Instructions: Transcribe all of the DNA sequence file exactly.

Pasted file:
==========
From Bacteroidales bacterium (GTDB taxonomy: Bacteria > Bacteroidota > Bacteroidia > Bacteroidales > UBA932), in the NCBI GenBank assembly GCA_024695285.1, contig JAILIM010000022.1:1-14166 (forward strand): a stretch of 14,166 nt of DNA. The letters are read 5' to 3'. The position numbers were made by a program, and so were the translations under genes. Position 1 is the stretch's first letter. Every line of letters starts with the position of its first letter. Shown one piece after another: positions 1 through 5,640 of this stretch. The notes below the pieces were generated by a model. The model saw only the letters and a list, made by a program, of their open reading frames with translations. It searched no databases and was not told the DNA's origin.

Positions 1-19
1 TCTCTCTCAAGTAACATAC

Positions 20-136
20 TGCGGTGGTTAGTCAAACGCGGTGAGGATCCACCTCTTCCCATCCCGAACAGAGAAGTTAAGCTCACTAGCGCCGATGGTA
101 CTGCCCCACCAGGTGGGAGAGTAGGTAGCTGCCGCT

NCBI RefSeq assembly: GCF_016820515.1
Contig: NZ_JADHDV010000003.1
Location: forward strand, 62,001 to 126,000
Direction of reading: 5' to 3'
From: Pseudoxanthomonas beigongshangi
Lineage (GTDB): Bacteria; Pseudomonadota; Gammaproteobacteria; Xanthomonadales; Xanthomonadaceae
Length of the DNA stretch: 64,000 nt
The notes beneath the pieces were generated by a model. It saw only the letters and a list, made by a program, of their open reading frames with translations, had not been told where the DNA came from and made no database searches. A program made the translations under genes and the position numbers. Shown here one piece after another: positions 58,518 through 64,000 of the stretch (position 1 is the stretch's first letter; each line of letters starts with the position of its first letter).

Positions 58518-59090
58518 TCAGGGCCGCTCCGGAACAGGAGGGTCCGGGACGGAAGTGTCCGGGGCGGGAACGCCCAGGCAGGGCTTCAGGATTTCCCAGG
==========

From Bacteroidales bacterium (GTDB taxonomy: Bacteria > Bacteroidota > Bacteroidia > Bacteroidales > UBA932), in the NCBI GenBank assembly GCA_024695285.1, contig JAILIM010000022.1:1-14166 (forward strand): a stretch of 14,166 nt of DNA. The letters are read 5' to 3'. The position numbers were made by a program, and so were the translations under genes. Position 1 is the stretch's first letter. Every line of letters starts with the position of its first letter. Shown one piece after another: positions 1 through 5,640 of this stretch. The notes below the pieces were generated by a model. The model saw only the letters and a list, made by a program, of their open reading frames with translations. It searched no databases and was not told the DNA's origin.

Positions 1-19
1 TCTCTCTCAAGTAACATAC

Positions 20-136
20 TGCGGTGGTTAGTCAAACGCGGTGAGGATCCACCTCTTCCCATCCCGAACAGAGAAGTTAAGCTCACTAGCGCCGATGGTA
101 CTGCCCCACCAGGTGGGAGAGTAGGTAGCTGCCGCT

NCBI RefSeq assembly: GCF_016820515.1
Contig: NZ_JADHDV010000003.1
Location: forward strand, 62,001 to 126,000
Direction of reading: 5' to 3'
From: Pseudoxanthomonas beigongshangi
Lineage (GTDB): Bacteria; Pseudomonadota; Gammaproteobacteria; Xanthomonadales; Xanthomonadaceae
Length of the DNA stretch: 64,000 nt
The notes beneath the pieces were generated by a model. It saw only the letters and a list, made by a program, of their open reading frames with translations, had not been told where the DNA came from and made no database searches. A program made the translations under genes and the position numbers. Shown here one piece after another: positions 58,518 through 64,000 of the stretch (position 1 is the stretch's first letter; each line of letters starts with the position of its first letter).

Positions 58518-59090
58518 TCAGGGCCGCTCCGGAACAGGAGGGTCCGGGACGGAAGTGTCCGGGGCGGGAACGCCCAGGCAGGGCTTCAGGATTTCCCAGG